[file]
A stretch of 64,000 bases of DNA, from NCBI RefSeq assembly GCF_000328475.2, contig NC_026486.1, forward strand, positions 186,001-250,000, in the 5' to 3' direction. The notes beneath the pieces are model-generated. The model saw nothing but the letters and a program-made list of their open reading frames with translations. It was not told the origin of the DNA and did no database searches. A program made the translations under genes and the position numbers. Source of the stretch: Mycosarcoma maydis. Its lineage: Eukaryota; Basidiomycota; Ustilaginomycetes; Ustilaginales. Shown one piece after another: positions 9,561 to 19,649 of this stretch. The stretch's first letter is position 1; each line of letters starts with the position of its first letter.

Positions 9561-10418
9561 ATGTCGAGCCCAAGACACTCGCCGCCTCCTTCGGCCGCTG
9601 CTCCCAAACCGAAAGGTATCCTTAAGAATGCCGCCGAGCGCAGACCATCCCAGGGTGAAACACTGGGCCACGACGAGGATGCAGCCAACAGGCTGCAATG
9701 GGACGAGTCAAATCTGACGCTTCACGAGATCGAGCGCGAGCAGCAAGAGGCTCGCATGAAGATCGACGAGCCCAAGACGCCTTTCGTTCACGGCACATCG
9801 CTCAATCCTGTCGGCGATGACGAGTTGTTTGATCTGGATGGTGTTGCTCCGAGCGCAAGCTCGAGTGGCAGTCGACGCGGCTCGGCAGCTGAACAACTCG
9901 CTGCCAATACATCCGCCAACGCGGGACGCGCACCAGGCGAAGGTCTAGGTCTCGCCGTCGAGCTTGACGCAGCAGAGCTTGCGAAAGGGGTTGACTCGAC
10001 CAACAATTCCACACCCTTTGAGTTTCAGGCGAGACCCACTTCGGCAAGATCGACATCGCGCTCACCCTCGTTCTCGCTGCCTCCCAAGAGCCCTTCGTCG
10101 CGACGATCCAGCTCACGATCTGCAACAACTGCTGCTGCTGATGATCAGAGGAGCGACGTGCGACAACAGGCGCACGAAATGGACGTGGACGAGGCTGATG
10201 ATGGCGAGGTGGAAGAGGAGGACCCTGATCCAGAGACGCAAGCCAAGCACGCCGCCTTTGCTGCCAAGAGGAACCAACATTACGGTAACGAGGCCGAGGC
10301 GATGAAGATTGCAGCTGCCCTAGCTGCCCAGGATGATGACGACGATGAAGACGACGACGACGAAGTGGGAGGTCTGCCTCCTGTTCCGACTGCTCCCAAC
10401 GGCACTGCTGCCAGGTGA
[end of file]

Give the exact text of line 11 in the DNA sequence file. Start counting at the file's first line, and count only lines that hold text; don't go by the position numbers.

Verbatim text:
10301 GATGAAGATTGCAGCTGCCCTAGCTGCCCAGGATGATGACGACGATGAAGACGACGACGACGAAGTGGGAGGTCTGCCTCCTGTTCCGACTGCTCCCAAC